Claudia Comte
Turn and Slip 120, 4/4, Turn and Slip 40, 1/4 et Turn and Slip 60, 4/4, 2015

  • Claudia Comte (Grancy, 1983)
  • Turn and Slip 120, 4/4, Turn and Slip 40, 1/4 et Turn and Slip 60, 4/4, 2015
  • Acrylic on canvas, resp. 120 cm (diam.), 40 cm (diam.) et 60 cm (diam.)
  • Acquired by the Commission cantonale des activités culturelles, 2016
  • Inv. 2016-030, 2016-031 et 2016-032
  • © Musée cantonal des Beaux-Arts de Lausanne
    © Claudia Comte

Claudia Comte revisits the history of forms, with references ranging from sculpture of the first half of the twentieth century (Hans Arp, Constantin Brancusi, Barbara Hepworth, etc.) to artistic movements of the mid-century and beyond (concrete art, op art, pop art, etc.), but also to vernacular and popular culture (cinema, cartoons, etc.). She relates these to one another while creating a new visual system. Her preference for wood as her main material, which she works on with a chainsaw, is rooted in her childhood years living in a village near a forest. Comte emphasises closeness to nature and an artisanal finish in her works. Whether organic or geometrical, these are often inserted in a powerful graphic environment, as in the case of mural paintings with op art motifs, or a set of paintings on stretchers. Comte physically juxtaposes the quotations that she summons up in relations that are always precise, and in a dialogue between the second and third dimensions, driven by visual playfulness and pleasure.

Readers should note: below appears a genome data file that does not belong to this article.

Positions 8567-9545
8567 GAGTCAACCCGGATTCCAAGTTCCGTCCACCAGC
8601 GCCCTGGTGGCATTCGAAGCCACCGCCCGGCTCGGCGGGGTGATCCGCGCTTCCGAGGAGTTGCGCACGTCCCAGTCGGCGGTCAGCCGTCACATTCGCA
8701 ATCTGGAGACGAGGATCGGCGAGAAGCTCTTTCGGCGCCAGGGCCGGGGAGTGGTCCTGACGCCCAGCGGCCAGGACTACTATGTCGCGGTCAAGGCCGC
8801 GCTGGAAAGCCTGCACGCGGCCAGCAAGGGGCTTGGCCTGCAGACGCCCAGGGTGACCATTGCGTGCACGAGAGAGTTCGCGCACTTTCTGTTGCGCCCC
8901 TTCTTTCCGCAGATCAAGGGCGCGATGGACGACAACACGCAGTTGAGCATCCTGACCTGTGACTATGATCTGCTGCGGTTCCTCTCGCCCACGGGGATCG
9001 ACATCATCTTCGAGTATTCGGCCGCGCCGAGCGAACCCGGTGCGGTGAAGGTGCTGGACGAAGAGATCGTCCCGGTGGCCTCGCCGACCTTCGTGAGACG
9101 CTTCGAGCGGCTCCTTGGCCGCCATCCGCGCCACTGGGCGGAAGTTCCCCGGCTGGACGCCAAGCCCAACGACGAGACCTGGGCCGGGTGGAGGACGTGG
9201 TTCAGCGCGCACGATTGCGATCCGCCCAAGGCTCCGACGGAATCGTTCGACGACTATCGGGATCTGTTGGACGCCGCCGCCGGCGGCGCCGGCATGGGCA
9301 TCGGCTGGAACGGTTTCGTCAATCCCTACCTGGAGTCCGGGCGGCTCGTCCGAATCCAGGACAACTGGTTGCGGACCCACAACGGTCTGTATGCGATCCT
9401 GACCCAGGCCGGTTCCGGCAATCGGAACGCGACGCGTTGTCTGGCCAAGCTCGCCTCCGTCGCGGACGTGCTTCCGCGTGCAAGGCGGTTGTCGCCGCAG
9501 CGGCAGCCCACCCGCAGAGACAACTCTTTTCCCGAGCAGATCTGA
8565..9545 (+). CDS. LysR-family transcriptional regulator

Turn and Slip 120, 4/4, Turn and Slip 40, 1/4 and Turn and Slip 60, 4/4 belong to a series of circular paintings whose diameters range from 40 to 140 cm. They were made using a brush whose width matched the radius of the support, which was applied in a single movement of the hand. The progressive unloading of the paint produced striations and then white when there was no more acrylic left. The indication ‘1/4’ means that Comte dipped her brush in the paint once in order to obtain a given chromatic density, whereas ‘4/4’ means that she dipped it four times. As is her habit, this artist followed simple rules. Here, too, she explores the random dimension of a compositional method that, by its principle, demands scrupulous application. The pictorial condition of abstraction is reduced to a protocol, the execution of which is calibrated by an instrument, a gesture and a geometrical support, and therefore by the ‘turns’ and ‘slips’ of the brush mentioned in the title.


Exposé actuellement

The Collection


Fanni Fetzer (ed.), Claudia Comte, exh. cat. Lucerne, Kunstmuseum, Zurich, JRP  Ringer, 2017.

Samuel Leuenberger and Guillaume Pilet, Claudia Comte, Lucerne/Poschiavo, Edizioni Periferia, Zurich, Pro Helvetia, 2013 (coll. Cahiers d’Artistes 2013).